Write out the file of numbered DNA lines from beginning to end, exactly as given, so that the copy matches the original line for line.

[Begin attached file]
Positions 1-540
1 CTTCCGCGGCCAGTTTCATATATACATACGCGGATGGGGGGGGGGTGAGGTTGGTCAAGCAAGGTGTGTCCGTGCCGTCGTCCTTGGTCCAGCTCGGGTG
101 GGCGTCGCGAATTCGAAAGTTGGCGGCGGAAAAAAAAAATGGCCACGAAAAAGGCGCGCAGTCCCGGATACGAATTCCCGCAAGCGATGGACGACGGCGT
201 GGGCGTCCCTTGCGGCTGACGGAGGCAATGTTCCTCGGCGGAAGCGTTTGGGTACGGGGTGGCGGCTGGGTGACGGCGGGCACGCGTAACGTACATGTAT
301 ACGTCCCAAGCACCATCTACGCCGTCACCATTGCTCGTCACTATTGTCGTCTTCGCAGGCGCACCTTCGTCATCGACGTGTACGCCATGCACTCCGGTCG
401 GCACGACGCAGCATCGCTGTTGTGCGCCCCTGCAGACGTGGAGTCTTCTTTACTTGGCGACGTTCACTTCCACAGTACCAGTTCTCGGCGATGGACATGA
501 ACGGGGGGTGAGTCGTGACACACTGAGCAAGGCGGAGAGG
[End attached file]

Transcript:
Positions 1-540
1 CTTCCGCGGCCAGTTTCATATATACATACGCGGATGGGGGGGGGGTGAGGTTGGTCAAGCAAGGTGTGTCCGTGCCGTCGTCCTTGGTCCAGCTCGGGTG
101 GGCGTCGCGAATTCGAAAGTTGGCGGCGGAAAAAAAAAATGGCCACGAAAAAGGCGCGCAGTCCCGGATACGAATTCCCGCAAGCGATGGACGACGGCGT
201 GGGCGTCCCTTGCGGCTGACGGAGGCAATGTTCCTCGGCGGAAGCGTTTGGGTACGGGGTGGCGGCTGGGTGACGGCGGGCACGCGTAACGTACATGTAT
301 ACGTCCCAAGCACCATCTACGCCGTCACCATTGCTCGTCACTATTGTCGTCTTCGCAGGCGCACCTTCGTCATCGACGTGTACGCCATGCACTCCGGTCG
401 GCACGACGCAGCATCGCTGTTGTGCGCCCCTGCAGACGTGGAGTCTTCTTTACTTGGCGACGTTCACTTCCACAGTACCAGTTCTCGGCGATGGACATGA
501 ACGGGGGGTGAGTCGTGACACACTGAGCAAGGCGGAGAGG